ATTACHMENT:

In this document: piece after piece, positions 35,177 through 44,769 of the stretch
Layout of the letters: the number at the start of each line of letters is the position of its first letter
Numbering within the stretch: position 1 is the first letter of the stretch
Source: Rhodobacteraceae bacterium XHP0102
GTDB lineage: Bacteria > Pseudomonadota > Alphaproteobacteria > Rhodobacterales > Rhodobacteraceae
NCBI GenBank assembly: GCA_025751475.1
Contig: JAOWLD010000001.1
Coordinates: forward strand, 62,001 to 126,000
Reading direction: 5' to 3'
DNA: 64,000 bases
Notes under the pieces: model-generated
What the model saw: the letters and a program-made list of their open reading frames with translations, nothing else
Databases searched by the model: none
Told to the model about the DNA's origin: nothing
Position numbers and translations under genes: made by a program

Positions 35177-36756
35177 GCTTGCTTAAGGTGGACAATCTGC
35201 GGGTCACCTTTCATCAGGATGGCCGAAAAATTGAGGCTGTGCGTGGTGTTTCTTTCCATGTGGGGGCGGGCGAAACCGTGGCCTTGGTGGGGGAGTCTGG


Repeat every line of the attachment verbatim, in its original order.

In this document: piece after piece, positions 35,177 through 44,769 of the stretch
Layout of the letters: the number at the start of each line of letters is the position of its first letter
Numbering within the stretch: position 1 is the first letter of the stretch
Source: Rhodobacteraceae bacterium XHP0102
GTDB lineage: Bacteria > Pseudomonadota > Alphaproteobacteria > Rhodobacterales > Rhodobacteraceae
NCBI GenBank assembly: GCA_025751475.1
Contig: JAOWLD010000001.1
Coordinates: forward strand, 62,001 to 126,000
Reading direction: 5' to 3'
DNA: 64,000 bases
Notes under the pieces: model-generated
What the model saw: the letters and a program-made list of their open reading frames with translations, nothing else
Databases searched by the model: none
Told to the model about the DNA's origin: nothing
Position numbers and translations under genes: made by a program

Positions 35177-36756
35177 GCTTGCTTAAGGTGGACAATCTGC
35201 GGGTCACCTTTCATCAGGATGGCCGAAAAATTGAGGCTGTGCGTGGTGTTTCTTTCCATGTGGGGGCGGGCGAAACCGTGGCCTTGGTGGGGGAGTCTGG